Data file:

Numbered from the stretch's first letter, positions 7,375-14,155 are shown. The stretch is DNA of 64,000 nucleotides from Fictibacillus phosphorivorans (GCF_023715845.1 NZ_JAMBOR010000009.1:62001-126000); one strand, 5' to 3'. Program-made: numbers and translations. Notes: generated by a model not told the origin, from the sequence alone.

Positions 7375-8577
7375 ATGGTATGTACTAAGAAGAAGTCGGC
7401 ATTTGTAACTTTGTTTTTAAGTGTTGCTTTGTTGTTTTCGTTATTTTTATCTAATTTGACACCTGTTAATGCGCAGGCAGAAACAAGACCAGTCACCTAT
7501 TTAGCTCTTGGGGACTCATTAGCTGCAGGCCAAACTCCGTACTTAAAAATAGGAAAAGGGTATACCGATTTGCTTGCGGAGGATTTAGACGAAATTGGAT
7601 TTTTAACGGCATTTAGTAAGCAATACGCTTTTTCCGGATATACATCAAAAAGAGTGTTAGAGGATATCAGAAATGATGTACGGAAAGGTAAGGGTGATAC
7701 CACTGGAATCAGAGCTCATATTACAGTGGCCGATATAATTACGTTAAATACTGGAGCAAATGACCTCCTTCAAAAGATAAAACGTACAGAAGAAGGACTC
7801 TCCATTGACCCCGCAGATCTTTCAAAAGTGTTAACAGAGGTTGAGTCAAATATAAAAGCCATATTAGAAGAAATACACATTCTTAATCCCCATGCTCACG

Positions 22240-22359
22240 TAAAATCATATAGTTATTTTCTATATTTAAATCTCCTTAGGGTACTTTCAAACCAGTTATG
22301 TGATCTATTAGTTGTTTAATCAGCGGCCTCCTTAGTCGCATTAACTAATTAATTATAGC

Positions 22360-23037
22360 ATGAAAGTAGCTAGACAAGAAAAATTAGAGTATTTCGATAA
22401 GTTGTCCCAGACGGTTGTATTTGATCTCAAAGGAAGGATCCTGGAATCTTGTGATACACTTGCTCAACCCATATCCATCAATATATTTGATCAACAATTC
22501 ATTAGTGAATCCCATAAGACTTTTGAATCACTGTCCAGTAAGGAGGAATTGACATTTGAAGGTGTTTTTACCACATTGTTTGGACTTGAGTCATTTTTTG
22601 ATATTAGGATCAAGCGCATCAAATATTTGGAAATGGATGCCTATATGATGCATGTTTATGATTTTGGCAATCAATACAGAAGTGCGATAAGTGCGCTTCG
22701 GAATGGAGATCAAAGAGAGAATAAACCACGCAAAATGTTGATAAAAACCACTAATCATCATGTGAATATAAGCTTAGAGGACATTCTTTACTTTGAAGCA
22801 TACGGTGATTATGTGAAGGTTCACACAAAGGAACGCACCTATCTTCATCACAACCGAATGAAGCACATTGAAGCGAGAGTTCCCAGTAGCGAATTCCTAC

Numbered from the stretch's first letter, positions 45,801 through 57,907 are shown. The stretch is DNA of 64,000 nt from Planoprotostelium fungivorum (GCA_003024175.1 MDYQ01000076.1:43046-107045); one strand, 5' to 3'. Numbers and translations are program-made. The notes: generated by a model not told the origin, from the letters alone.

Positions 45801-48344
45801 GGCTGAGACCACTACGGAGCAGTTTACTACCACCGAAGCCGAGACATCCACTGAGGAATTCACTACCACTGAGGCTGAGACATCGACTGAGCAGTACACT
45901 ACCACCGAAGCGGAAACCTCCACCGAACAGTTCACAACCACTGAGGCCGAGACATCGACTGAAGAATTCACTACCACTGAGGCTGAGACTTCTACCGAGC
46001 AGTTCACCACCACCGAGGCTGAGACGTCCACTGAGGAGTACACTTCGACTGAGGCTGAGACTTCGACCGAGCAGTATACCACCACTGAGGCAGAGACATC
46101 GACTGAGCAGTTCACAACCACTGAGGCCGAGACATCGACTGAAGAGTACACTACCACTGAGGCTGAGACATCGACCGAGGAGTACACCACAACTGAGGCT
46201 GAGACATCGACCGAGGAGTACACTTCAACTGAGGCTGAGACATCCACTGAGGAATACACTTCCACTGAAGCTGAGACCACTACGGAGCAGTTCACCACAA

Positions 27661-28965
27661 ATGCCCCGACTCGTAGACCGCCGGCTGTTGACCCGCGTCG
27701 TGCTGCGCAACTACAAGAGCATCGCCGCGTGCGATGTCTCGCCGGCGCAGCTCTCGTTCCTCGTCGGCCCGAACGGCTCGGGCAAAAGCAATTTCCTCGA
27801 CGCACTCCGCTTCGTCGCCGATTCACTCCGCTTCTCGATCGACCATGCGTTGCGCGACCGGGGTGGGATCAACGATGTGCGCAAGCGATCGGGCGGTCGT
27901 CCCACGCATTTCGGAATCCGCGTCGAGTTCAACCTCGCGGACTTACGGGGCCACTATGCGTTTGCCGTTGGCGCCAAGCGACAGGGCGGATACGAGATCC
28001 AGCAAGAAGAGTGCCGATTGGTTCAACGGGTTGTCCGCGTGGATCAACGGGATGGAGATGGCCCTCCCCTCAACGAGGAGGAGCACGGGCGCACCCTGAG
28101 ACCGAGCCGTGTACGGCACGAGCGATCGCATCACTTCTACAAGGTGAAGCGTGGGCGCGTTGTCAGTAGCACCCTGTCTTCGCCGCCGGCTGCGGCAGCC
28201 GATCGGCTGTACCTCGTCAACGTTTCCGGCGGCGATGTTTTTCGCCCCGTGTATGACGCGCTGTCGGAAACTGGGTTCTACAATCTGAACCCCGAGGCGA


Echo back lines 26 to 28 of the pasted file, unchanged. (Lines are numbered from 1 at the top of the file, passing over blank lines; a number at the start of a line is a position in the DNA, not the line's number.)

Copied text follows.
Positions 27661-28965
27661 ATGCCCCGACTCGTAGACCGCCGGCTGTTGACCCGCGTCG
27701 TGCTGCGCAACTACAAGAGCATCGCCGCGTGCGATGTCTCGCCGGCGCAGCTCTCGTTCCTCGTCGGCCCGAACGGCTCGGGCAAAAGCAATTTCCTCGA